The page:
TCS Daily


Washington Post v. New York Times on Social Security

By Jack Kemp - October 7, 2004 12:00 AM

The recent middleweight title match between reigning champ Bernard Hopkins and the "Golden Boy" Oscar De La Hoya was billed as an historical event, one for the ages, like Hagler-Leonard circa 1987. Unfortunately for boxing fans the event didn't meet expectations. In the political world the opposite has occurred, a little billed, and even less noticed, bout between two print-media heavyweights the Washington Post and New York Times is taking place. In that fight these two media titans that have taken just about opposite corners on one of the most pressing domestic issues of our time -- Social Security reform.

In the red corner stands the Washington Post. Its editorial page has historically leaned liberal-left, but they have also taken decidedly principled and nuanced positions on issues such as school choice, international trade and, now, Social Security reform. Recently the Post editorialized that, "Mr. Bush's sympathizers are right that Social Security privatization could reduce long-term deficits, and right that the nation should not be deterred by the transition costs." It's a shame Kerry's campaign didn't "read the memo" before they put him on the line for higher payroll taxes.

The Washington Post also discarded the class-warfare mantra that has consumed Democratic candidates and party loyalists reasoning that: "Privatization could also stimulate economic growth, boosting tax revenues and so strengthening the nation's fiscal prospects via a second route." They continued, "Private accounts would boost national savings" thus "savings would become more plentiful," which, in turn, would "stimulate extra corporate investment and growth." Not bad, eh? A "semi-supply-side" position.

In the blue corner stands the reigning, but aging, champ, the New York Times. The Times editorial page is the most read and one of the most liberal pages in print today. It has stood with liberal orthodoxy regardless of the facts -- or regardless of a "preponderance of evidence" as Dan Rather and CBS might say.

The Times is against tax rate reductions, against school choice, and now has joined the Kerry campaign in standing against Social Security reform in their new series on the "Big Issues" in the 2004 campaign. The title of their series might be more aptly titled, "Big Issues, Small Ideas."

Looking at the Times editorial it's difficult to know where to begin. I'm having a hard time figuring out whether they simply do not understand the issue or if they are purposefully misleading, in an effort to scare, the public. I'll ignore the purely spurious claims that PRAs would violate broker rules to recommend only "suitable investments" and move on to the more egregious claims. For starters, the Times claims that PRAs would "hurt the economy and endanger workers' retirements by pushing them into unreasonable risks in the stock market." We have heard this all before -- remember Al Gore's "risky scheme" rhetoric. This is timeless demagoguery unsupported by the facts. What the Times and opponents of PRAs fail to realize is that Social Security is riskier than the market will ever be. The government can at any time raise taxes or cut benefits. Moreover, workers born after 1960 are expected to receive a real rate of return on their payroll-tax contributions of less than 2 percent. Alan Greenspan stated this in 1999; his estimate likely was generous.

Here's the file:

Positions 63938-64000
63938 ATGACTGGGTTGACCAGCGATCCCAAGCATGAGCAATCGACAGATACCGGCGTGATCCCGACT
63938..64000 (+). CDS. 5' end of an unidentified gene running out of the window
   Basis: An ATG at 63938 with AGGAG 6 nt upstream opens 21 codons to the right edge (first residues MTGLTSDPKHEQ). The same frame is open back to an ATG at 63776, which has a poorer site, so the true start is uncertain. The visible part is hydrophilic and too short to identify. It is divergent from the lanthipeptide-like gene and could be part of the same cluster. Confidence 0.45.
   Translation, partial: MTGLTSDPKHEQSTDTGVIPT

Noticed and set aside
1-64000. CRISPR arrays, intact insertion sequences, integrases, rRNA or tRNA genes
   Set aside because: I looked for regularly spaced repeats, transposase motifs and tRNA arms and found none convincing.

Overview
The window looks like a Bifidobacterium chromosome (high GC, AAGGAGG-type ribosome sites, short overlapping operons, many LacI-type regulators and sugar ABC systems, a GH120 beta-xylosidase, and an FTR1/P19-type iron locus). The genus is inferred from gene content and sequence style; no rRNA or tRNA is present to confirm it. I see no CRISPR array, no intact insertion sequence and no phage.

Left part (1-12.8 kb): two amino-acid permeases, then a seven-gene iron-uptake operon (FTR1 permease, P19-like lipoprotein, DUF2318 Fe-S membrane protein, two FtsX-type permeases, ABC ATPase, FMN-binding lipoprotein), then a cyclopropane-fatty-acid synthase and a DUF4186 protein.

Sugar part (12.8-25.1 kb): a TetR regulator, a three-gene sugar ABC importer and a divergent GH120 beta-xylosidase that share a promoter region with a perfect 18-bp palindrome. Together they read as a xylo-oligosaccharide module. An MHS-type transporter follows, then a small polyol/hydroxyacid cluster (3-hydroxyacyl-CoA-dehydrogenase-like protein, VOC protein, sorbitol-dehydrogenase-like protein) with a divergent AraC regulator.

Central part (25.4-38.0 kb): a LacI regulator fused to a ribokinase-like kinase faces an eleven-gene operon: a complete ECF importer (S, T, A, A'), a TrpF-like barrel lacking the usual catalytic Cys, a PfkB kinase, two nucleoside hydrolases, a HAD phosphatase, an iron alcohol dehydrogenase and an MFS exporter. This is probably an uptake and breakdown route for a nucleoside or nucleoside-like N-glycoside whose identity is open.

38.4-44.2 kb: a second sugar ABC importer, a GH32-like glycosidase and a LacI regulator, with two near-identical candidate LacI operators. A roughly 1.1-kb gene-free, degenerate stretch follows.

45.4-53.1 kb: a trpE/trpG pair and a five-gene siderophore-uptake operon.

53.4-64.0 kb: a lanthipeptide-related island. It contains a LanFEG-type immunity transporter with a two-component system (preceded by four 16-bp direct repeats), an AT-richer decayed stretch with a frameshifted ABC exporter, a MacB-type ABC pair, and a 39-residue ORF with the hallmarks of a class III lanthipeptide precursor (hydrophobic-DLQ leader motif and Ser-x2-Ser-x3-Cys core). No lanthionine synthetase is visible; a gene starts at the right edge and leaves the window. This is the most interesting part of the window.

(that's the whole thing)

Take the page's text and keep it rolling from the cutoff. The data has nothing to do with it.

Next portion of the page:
This measly return is not a fair deal for retirees -- today or in the future. Even workers who put their money in standard government-insured savings accounts will earn higher returns than the current Social Security system can provide.

The Times also states that the President has "no reasonable plan for covering this cost, which is estimated to be at least $1 trillion." That is simply untrue. There are a number of plans pending in Congress that have "reasonable" solutions for transitioning Social Security to a new system.

For example, if Congress enacts the Ryan-Sununu plan, currently pending in Congress, transition deficits over the next twenty-four years would average $52 billion/year. New public debt, interest included, would rise by a total of $1.83 trillion, and debt as a percentage of the GDP would actually decline from 38% to 29%. After 2028, the system would begin running surpluses sufficient to pay down all new borrowing over the next fifteen years, leaving the net impact on the public debt at zero in less than 40 years -- whereas the current Social Security system will begin running perpetual deficits in 2018 totaling nearly $1.8 trillion by 2028 alone!

Social Security reform will "cost" approximately $12 trillion no matter what we do because that is the present value of the unfunded liability of our current Social Security system. The question is how we solve the problem.

So far, the Washington Post has gone a long way toward creating a serious bipartisan consensus for solving Social Security's longer-term financial problems while the New York Times is simply in denial. If and when this fight spills over into the Halls of Congress we can only hope we will be raising the hand of the new media champion for individual liberty, economic prosperity and editorial voice for the Democratic Party.

Jack Kemp is a former Congressman and Republican Vice-Presidential Candidate. He currently serves as the Co-Chairman of FreedomWorks, a grassroots organization dedicated to lower taxes, less government and more freedom.


Categories:
|

TCS Daily Archives